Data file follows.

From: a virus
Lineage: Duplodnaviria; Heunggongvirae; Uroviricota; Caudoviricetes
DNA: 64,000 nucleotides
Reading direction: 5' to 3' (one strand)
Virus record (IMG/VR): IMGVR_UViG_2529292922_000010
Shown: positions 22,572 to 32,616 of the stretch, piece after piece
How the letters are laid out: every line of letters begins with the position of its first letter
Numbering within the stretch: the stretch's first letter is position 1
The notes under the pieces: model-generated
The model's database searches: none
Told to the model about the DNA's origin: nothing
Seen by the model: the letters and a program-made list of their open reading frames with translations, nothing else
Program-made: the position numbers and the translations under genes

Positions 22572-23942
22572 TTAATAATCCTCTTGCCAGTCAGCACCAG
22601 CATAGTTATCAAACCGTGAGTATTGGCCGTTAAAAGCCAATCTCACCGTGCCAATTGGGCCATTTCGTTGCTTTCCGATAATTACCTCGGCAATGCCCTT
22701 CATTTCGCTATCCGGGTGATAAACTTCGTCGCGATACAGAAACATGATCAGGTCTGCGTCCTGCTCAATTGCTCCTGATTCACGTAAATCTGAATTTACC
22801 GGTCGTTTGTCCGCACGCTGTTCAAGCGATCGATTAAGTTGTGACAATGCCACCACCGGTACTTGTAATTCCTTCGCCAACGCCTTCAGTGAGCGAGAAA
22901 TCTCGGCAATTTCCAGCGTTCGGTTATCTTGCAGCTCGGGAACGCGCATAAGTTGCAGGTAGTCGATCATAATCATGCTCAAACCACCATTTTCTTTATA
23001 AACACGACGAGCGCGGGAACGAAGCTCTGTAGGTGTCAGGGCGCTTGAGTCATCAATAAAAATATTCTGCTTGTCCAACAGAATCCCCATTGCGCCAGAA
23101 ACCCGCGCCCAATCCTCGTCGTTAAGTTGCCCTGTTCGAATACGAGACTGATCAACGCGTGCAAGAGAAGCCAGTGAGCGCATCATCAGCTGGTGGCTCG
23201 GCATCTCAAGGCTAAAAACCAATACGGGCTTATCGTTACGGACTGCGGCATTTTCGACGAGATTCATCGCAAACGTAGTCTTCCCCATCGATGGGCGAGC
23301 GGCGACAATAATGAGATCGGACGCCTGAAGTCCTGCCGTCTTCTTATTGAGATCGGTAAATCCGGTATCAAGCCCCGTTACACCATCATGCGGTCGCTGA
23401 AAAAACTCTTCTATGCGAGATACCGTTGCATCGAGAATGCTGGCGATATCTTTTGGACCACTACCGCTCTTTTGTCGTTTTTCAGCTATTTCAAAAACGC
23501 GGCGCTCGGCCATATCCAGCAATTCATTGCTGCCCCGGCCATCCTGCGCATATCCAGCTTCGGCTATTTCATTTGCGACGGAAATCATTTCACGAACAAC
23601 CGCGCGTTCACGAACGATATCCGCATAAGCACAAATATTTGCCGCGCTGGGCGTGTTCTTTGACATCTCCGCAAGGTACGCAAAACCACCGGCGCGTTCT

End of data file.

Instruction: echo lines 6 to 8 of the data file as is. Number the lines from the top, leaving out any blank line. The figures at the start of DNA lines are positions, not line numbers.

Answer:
Shown: positions 22,572 to 32,616 of the stretch, piece after piece
How the letters are laid out: every line of letters begins with the position of its first letter
Numbering within the stretch: the stretch's first letter is position 1